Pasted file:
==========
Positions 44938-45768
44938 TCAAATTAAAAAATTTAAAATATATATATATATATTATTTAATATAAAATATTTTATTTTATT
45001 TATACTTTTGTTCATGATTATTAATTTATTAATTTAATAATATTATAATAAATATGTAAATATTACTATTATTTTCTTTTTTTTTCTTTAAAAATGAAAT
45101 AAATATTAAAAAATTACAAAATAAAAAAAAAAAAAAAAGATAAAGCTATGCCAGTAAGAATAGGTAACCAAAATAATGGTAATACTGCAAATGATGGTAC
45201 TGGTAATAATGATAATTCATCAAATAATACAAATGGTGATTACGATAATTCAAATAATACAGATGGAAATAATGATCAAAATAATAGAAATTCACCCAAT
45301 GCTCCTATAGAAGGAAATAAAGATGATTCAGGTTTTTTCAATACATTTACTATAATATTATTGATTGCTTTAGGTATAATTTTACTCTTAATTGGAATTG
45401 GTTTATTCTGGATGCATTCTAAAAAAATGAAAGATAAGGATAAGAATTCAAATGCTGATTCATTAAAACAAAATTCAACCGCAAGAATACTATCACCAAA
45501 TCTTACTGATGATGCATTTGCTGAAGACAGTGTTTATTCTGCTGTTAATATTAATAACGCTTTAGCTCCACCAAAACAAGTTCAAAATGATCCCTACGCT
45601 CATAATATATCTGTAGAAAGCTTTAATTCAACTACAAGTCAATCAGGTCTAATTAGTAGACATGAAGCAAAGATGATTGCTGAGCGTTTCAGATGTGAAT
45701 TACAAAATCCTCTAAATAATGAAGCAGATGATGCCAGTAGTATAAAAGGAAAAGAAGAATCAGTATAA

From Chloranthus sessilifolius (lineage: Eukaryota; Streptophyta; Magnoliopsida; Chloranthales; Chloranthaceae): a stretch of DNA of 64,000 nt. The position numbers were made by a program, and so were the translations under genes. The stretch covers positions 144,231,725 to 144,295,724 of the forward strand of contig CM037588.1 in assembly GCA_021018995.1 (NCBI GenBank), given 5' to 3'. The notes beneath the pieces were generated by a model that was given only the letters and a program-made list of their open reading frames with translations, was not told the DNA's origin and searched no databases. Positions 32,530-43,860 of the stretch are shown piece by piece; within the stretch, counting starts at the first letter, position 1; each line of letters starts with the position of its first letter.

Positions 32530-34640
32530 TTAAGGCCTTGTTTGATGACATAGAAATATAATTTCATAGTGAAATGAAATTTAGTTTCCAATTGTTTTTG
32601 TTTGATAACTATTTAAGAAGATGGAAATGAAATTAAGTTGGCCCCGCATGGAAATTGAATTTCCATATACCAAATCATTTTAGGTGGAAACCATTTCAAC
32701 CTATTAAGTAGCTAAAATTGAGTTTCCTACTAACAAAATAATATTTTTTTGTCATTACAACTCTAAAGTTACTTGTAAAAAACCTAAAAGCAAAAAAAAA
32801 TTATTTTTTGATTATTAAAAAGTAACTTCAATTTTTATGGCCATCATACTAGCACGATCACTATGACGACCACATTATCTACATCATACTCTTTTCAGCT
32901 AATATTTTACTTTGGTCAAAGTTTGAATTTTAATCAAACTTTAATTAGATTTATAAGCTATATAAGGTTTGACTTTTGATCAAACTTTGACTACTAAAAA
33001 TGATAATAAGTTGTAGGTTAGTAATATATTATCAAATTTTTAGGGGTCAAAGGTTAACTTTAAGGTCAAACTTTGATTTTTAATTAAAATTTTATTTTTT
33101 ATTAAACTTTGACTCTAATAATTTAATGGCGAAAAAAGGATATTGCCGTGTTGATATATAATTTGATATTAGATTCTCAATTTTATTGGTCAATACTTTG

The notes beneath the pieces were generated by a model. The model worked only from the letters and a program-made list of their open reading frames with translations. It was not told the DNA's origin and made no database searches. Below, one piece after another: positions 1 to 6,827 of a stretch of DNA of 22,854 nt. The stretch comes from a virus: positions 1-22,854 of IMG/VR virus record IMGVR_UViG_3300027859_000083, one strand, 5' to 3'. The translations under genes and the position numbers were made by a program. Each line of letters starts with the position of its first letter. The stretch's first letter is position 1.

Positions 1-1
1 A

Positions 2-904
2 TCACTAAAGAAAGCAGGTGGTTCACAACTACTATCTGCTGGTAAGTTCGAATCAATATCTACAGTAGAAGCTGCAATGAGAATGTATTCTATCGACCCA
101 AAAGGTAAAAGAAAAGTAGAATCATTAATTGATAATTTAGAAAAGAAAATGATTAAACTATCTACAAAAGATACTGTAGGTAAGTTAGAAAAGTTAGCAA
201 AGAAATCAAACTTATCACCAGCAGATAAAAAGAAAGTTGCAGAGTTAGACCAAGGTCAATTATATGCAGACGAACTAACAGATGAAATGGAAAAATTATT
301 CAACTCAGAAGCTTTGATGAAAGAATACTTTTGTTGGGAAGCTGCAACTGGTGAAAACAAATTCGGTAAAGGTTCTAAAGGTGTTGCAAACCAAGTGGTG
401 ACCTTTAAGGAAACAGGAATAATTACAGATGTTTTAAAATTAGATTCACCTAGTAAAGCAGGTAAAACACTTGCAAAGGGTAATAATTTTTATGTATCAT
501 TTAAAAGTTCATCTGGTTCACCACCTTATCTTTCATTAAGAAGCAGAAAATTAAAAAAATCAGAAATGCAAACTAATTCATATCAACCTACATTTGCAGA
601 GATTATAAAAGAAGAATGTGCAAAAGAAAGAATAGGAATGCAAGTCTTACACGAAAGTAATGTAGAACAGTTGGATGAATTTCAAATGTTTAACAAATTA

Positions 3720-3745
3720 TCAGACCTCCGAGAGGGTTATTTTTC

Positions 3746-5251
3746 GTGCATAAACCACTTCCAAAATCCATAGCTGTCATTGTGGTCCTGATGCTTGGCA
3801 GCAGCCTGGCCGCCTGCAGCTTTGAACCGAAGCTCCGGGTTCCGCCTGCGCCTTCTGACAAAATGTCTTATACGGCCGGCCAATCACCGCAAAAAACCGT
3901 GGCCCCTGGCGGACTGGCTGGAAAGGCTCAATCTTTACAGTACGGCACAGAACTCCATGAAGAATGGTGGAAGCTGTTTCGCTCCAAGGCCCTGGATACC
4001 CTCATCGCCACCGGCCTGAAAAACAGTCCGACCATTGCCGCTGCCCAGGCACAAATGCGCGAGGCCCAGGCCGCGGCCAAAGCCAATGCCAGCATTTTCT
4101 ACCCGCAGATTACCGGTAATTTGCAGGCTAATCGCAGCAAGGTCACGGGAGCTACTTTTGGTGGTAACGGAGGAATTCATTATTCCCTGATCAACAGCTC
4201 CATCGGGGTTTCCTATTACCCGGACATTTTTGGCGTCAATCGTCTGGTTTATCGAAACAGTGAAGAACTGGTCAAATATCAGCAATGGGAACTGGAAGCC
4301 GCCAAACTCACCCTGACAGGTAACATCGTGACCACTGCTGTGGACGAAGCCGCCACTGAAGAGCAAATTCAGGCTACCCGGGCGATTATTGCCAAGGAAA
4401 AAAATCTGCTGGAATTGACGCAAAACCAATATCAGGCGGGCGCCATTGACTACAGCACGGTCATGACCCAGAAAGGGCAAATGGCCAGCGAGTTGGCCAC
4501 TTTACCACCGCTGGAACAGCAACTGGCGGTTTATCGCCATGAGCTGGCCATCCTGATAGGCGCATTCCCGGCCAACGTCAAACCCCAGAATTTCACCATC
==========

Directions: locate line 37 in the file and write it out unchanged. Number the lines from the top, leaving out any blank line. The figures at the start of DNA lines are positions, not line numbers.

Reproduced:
4001 CTCATCGCCACCGGCCTGAAAAACAGTCCGACCATTGCCGCTGCCCAGGCACAAATGCGCGAGGCCCAGGCCGCGGCCAAAGCCAATGCCAGCATTTTCT